PCSO who sent sexually explicit messages to teenage boy sacked
A police community support officer (PCSO) who sent sexually explicit messages and videos to a teenage boy has been dismissed without notice for gross misconduct.
The Sussex Police officer had contacted the 16-year-old boy through the Grindr dating app.
The Independent Office for Police Conduct (IOPC) said the PCSO know knew the boy was vulnerable due to his age and previous contact with the force as a regular missing person.
An investigation by the IOPC found that between September 2020 and February 2021 the PCSO had “inappropriate and sexual communication” with the teenager.
“The Sussex Police employee sent the boy a number of sexually explicit messages, including videos of him masturbating,” said the IOPC.
Its investigation found the PCSO had also formed an “inappropriate relationship” with a man between February and December 2020.
“Our investigation began in February 2021 and established that the Sussex Police employee had formed an inappropriate relationship with a man, whom he had met through the course of his community liaison duties at a café within his policing are,” said the IOPC.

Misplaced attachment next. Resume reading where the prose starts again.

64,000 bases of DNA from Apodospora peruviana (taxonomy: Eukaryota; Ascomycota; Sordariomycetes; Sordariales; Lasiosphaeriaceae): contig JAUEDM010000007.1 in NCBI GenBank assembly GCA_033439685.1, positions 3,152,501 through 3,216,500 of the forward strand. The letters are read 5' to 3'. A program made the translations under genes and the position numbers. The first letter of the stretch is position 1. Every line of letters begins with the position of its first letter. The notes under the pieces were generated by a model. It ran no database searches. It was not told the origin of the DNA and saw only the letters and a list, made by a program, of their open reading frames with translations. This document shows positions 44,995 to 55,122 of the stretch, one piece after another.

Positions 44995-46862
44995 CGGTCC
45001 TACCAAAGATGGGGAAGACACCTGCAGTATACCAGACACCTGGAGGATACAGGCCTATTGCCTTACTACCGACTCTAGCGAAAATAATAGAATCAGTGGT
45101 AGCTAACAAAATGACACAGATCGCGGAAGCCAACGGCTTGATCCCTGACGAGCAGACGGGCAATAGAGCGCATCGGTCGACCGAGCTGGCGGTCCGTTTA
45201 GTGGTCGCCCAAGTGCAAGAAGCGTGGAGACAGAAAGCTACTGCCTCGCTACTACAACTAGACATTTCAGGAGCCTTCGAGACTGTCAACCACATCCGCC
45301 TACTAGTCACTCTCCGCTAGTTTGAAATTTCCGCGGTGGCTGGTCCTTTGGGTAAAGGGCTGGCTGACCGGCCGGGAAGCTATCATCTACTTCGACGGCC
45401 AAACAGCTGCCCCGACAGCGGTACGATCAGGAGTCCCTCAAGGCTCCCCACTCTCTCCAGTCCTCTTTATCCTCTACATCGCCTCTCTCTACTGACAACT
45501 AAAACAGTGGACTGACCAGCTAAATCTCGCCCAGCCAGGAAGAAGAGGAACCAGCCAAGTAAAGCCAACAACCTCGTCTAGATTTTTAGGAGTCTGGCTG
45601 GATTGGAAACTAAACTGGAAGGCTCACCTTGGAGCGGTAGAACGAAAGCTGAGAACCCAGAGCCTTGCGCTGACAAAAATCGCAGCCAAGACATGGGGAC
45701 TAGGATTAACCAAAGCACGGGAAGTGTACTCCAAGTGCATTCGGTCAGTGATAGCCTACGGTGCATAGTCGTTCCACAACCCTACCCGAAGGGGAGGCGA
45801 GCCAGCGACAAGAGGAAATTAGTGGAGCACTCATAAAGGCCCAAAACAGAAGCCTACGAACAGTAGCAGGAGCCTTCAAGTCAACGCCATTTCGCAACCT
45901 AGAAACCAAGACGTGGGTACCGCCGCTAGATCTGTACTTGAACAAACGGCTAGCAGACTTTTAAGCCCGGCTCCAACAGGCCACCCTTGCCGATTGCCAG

“We found evidence that the PCSO used derogatory and discriminatory language against various LGBT groups in messages that he had sent on WhatsApp to the man.
“We also found that the PCSO agreed to obtain and sell Kamagra, an unauthorised medical product, to the man after he had asked the PCSO to obtain it on three separate occasions.”
The IOPC investigation concluded in October 2021, and foundthe PCSO had a case to answer for alleged breaches of the standards of professional behaviour in relation to honesty and integrity; instructions; discreditable conduct; authority, respect and courtesy; equality and diversity; and work and responsibilities.
A disciplinary panel decided that gross misconduct was proven.
IOPC regional director Mel Palmer said: “Part of this PCSO’s job was to build trust and confidence in the police amongst LGBTQ+ people in Sussex.
“It is disgraceful that whilst in such a trusted role he sent sexually explicit material to a vulnerable teenager and bought unauthorised medication for another man.
“He also sent highly offensive derogatory messages to the man about parts of the LGBTQ+ community, conduct that was wholly unprofessional.
“I welcome the panel’s finding which sends a robust message that this type of behaviour has no place in policing.”
A file of evidence was submitted to the Crown Prosecution Service in October 2021 but it did not bring any charges.